The complex health profile of older adults entering an acute care hospital is at the forefront of the KBRH Health Foundation’s current fundraising efforts.
The Kootenay Boundary Regional Hospital Health Foundation launches its $325,000 Elder Care Campaign Friday, and is pleased to announce $100,000 in pledges already committed from the Rossland and Trail health care auxiliaries.
The Elder Care Campaign looks to minimize the vulnerability of frail patients with improved comfort through supportive equipment that will help prevent falls, delirium and decreased mobility all while increasing safety to ensure the elderly can return home successfully.
Requested equipment includes Spirit low beds, designed to prevent falls; Broda chairs to maintain safe, upright positioning; ceiling lifts and hover mats; senior-friendly bathrooms (with walking aid access and assistance devices such as railings and walk-in showers); a Snoezelen machine designed to soothe and calm residents by stimulating the senses and improving social interaction; and a rehabilitation kitchen used by patients to participate in basic duties and help ready them for returning home.
Multiple departments — medical, surgical, emergency room and occupational therapy — will benefit from the sought out improvements at the Kootenay Boundary Regional Hospital (KBRH), according to Lisa Pasin, foundation director of development.
“Seniors live life with multiple and increasing chronic health conditions,” noted Pasin.
“Hospitalization can dramatically impact seniors’ wellness and time spent in hospital contributes to the loss of important functions such as strength and mobility, which are critical to their independence and well-being.”
Almost half of the patients (45 per cent) admitted to KBRH over the last two years were 65 years old or older, according to Jane Cusden, who was instrumental in bringing the campaign forward.
The acute heath service director at KBRH agrees that hospitalized seniors can lose important functions.
“When an elder person enters the hospital with an acute admission, they become vulnerable to unexpected challenges,” she adds. “The impact on their recovery can be lessened by elder-friendly equipment and using specific equipment focused on elder care can be a great benefit to lessen days in hospital.”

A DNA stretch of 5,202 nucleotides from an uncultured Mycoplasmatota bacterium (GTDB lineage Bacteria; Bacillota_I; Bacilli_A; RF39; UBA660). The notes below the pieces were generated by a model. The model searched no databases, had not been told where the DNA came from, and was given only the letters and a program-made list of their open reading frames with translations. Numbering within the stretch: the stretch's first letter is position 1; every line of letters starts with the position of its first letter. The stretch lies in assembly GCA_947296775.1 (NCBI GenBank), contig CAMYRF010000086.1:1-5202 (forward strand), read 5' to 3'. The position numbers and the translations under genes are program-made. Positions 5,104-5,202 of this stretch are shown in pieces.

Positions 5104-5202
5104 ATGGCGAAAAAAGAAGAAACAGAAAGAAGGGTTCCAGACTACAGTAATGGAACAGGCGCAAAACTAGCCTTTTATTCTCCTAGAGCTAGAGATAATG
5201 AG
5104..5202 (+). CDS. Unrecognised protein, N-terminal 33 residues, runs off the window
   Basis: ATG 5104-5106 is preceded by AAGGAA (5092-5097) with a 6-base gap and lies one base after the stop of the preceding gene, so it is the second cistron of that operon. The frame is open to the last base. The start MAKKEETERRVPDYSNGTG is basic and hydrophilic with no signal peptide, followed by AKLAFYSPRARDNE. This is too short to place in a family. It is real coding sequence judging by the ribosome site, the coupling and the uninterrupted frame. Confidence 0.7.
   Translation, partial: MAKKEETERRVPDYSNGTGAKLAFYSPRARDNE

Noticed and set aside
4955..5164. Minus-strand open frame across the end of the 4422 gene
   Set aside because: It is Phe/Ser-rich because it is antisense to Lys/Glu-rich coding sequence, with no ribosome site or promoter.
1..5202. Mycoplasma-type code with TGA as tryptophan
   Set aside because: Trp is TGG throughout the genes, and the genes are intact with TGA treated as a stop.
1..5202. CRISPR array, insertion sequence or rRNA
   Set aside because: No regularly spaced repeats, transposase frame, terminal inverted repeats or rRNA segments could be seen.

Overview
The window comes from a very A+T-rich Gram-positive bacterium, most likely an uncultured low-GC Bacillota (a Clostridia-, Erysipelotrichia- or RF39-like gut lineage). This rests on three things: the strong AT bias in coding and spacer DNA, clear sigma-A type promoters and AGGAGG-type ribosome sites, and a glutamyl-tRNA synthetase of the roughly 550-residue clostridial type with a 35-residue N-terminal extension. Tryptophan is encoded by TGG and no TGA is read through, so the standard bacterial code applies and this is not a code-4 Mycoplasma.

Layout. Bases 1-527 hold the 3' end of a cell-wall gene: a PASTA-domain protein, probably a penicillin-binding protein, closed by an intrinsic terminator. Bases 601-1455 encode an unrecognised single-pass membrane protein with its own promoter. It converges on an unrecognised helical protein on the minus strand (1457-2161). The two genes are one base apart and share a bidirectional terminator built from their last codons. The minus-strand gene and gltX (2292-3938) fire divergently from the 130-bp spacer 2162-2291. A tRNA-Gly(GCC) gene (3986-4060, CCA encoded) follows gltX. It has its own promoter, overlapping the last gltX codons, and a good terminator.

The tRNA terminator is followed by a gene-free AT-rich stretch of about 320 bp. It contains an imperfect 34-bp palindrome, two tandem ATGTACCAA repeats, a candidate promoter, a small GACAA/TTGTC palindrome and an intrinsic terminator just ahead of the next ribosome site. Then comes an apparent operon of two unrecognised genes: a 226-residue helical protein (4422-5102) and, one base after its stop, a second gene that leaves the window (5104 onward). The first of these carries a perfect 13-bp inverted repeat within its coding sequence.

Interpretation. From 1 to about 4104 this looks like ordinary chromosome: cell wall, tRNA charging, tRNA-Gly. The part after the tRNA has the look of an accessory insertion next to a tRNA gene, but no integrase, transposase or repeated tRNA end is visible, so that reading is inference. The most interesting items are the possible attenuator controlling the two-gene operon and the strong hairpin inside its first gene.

Cusden considers the campaign a great opportunity to focus on the hospital’s elderly population and is thankful the enhanced care vision is shared and supported by the foundation.
“This is a patient sector that we have not exclusively fundraised for in many years,” shared Pasin. “When choosing major campaigns, the foundation works closely with IHA, in particular site leadership at KBRH, to determine a priority need within the facilities we fundraise for. The Elder Care Campaign was determined to be a high priority for this site.”
Since 1988, the foundation has raised over $13.9 million through donations from private and corporate donors. Funding priorities include raising endowed gifts and annual funds to support health care equipment needs, staff education, and special initiatives to enhance health care through the Trail hospital and other Kootenay Boundary facilities.
Major campaigns completed over the years include the Ambulatory Care Wing ($1.1 million) finished in 2002 and the Children’s Health Care Initiative ($1.14 million) completed in 2010.
The foundation wrapped up its $400,000 Urology Campaign in January, with $498,000 raised, and tackled a mini-campaign in support of a $795,000 airborne isolation room (mostly covered by Interior Health and the West Kootenay-Boundary Regional Hospital District) with $57,000 in top-up funds.
Campaign discussion starts about six months before kick off with communication between Interior Health and the foundation. Talks centre around what the next priority is in the region, always focusing on needs not met through capital funding.
“Canada’s population is aging, and it is recognized that hospitals need to be more senior friendly to accommodate the complex health-care needs of our aging population as they enter the acute care hospital system, whether for short or long-term stays,” added Pasin. “Patient’s wellness and functionality need to be maintained and improved upon, to avoid lengthy hospital stays.
“Safety, independence, comfort and dignity of patients must be prioritized, and this requires specialized equipment and improvements.”
For information or to donate contact the KBRH Health Foundation toll-free at 1888-364-3424, locally at 250-364-3424 or email info@ kbrhhealthfoundation.ca.